Cancer is one of the most popular topics in literature, film, and television today. From Laurie McDaniel’s teen romances centered on cancer, to My Sister’s Keeper, to The Fault in Our Stars, cancer automatically generates gripping plots. Characters dealing with cancer instantly face huge stakes physically, mentally, and emotionally. Readers turn pages as fast as their fingers or e-readers will allow, eager to see if the heroes they are rooting for will make it to the end of the story.
However, the popularity of cancer raises some questions. Is the topic overused? Are characters with cancer truly three-dimensional, or have we gotten to the point where they are used as inspirations and little else? Do the high stakes associated with cancer actually turn readers and viewers away, and what could authors and directors do to keep the topic fresh? Explore these and any other related issues; the possibilities are endless.
Great topic. Also used in A Walk to Remember. – Munjeera4 years ago
Ahhhh! I can't believe I forgot that one! That would be an interesting one to explore because Nicholas Sparks wrote it as if the cancer was a big plot twist (which it is when you first read the book. Unlike in many instances, you don't know from the outset that Jamie is sick). – Stephanie M.4 years ago
Writing as someone who has experienced a cancer scare and has had two family members also undergo cancer treatment, I regard this topic to be highly relevant, especially with regard to our modern 'lifestyles'. However, the tendency to view cancer as the 'disease of the week' by some TV series and soap operas has lead it to be somewhat overused, plotwise. It's difficult to know what to suggest to any prospective author or director who may be considering covering this topic as everyone who has contracted cancer has a different story and a different way of dealing with it. There is no one-size-fits-all approach and as you quite rightly pointed out - the possibilities are endless. Just how far can we go without the exploration becoming too morbid or intrusive? The key, perhaps, is the person and not the disease. – Amyus4 years ago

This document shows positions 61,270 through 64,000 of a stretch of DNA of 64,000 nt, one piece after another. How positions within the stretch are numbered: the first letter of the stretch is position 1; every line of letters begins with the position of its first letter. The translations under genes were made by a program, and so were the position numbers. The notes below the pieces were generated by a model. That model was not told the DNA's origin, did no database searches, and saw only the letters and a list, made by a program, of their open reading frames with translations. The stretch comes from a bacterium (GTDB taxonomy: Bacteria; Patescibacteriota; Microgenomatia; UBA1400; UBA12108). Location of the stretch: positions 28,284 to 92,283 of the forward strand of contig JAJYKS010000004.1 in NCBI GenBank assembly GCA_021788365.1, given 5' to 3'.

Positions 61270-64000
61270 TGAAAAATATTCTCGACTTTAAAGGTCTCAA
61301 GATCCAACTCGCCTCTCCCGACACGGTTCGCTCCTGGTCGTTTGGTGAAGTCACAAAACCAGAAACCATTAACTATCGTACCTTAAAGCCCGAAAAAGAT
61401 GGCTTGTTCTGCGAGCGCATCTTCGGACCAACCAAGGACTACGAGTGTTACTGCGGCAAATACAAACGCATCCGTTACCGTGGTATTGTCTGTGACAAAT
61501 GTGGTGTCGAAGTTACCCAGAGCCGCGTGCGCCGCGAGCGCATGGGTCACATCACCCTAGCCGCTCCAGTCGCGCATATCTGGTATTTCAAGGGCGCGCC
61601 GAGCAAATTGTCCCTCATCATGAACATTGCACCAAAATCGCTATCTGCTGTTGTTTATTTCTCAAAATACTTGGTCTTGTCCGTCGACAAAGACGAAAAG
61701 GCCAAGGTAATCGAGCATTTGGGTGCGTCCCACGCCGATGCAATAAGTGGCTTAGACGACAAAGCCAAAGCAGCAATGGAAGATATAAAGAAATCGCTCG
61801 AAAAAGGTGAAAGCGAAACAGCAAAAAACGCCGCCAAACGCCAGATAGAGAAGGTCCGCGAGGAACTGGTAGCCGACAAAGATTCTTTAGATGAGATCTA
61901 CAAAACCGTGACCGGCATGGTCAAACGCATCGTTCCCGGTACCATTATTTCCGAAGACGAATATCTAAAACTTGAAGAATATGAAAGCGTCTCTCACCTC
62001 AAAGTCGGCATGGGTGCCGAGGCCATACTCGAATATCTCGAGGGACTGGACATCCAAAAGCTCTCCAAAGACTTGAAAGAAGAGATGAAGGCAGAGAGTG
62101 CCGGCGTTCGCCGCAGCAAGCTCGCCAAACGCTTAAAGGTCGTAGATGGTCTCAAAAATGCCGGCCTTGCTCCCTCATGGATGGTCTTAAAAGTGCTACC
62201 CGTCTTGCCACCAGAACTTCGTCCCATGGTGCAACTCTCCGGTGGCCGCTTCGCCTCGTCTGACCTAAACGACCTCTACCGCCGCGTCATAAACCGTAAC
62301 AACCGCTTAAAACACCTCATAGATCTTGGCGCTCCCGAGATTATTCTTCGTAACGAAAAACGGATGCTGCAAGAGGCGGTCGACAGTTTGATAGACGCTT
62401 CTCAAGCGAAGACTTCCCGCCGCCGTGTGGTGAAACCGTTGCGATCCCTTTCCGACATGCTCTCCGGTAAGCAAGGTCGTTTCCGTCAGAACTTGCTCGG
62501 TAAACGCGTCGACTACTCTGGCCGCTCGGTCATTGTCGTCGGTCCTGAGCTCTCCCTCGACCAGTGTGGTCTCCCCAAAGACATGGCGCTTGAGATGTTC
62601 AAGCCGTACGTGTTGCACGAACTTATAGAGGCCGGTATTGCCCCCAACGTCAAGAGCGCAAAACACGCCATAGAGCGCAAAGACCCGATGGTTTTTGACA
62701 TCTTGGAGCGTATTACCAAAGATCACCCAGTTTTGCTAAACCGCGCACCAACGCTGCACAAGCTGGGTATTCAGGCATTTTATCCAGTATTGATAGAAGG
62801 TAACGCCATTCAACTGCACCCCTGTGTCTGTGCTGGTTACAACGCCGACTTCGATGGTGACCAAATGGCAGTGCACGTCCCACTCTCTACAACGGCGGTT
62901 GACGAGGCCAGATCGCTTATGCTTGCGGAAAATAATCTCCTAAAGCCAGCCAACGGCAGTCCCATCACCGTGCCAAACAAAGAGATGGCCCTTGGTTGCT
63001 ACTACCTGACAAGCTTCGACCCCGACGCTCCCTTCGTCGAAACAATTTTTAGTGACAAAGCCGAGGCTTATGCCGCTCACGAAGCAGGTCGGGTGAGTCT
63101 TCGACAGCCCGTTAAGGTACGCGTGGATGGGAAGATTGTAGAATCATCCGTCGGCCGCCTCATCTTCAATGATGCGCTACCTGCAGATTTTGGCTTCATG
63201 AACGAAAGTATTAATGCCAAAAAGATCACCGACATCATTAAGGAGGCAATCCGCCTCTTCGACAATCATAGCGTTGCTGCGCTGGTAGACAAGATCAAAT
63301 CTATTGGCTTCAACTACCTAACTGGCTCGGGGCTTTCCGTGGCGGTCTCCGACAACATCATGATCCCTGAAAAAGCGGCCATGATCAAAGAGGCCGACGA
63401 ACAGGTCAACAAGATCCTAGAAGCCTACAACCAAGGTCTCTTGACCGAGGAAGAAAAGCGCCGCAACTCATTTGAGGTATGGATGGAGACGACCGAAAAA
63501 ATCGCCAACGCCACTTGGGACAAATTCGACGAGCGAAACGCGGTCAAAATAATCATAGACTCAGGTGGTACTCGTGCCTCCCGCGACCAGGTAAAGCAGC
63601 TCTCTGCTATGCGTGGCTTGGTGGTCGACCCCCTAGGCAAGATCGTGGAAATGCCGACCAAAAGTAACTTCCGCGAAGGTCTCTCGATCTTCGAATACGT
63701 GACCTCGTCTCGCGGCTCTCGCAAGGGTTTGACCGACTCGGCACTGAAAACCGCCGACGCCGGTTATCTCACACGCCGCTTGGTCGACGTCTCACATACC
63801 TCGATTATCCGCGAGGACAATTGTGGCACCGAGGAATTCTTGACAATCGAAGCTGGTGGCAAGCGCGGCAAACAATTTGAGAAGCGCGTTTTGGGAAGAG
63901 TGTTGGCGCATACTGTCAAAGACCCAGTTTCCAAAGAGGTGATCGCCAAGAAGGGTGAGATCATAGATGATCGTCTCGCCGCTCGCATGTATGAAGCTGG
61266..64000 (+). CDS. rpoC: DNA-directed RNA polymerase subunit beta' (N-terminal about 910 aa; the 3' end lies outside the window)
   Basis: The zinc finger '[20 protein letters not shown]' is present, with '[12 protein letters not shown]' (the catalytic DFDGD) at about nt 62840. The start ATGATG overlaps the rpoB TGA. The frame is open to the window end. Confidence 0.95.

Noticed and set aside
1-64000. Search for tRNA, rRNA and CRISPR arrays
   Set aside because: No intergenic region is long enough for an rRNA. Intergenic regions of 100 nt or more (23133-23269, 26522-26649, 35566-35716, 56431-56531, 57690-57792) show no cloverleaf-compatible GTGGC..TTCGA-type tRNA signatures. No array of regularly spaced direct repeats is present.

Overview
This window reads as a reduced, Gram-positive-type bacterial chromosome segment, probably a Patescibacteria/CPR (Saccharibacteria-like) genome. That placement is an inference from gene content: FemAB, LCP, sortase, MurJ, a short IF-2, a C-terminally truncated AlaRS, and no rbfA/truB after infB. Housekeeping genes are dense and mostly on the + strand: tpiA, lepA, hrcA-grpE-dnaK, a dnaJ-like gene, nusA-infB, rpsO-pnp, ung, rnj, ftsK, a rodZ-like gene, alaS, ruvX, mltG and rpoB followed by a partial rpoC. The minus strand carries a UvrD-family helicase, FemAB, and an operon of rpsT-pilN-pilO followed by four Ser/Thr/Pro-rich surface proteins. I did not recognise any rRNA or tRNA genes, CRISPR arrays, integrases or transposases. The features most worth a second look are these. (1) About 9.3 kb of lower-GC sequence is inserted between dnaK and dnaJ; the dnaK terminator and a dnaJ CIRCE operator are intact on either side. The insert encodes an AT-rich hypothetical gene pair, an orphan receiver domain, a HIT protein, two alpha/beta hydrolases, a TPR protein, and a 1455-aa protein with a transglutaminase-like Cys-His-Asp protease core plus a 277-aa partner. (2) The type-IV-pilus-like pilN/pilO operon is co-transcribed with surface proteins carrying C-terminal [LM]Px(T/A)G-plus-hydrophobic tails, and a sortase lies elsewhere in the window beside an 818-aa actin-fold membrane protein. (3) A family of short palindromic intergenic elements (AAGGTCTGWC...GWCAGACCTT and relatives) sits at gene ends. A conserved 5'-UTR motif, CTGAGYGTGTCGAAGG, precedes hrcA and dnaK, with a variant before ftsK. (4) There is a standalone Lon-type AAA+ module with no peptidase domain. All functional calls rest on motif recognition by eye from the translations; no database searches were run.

I love your point. Yes, the media does tend to reduce cancer to the "disease of the week." We know a lot more about the cancer experience than we did in say, the '90s, when a sick or disabled character was only the focus of the occasional Very Special Episode. But despite our increased knowledge, I think we have embraced the idea that all cancer experiences are much the same. I'd love to see more characters with cancer who (1) Have lives/interests outside their diseases (2) Handle cancer in multifaceted ways and (3) Legitimately struggle with obstacles other than, "This disease may/is going to kill me." – Stephanie M.4 years ago
You could also explore the way cancer has been portrayed in other languages so as to get a more complete perspective of this global affliction. – Vishnu Unnithan4 years ago
Do you, by chance, have suggestions for world literature that deals with this topic? :) – Stephanie M.4 years ago
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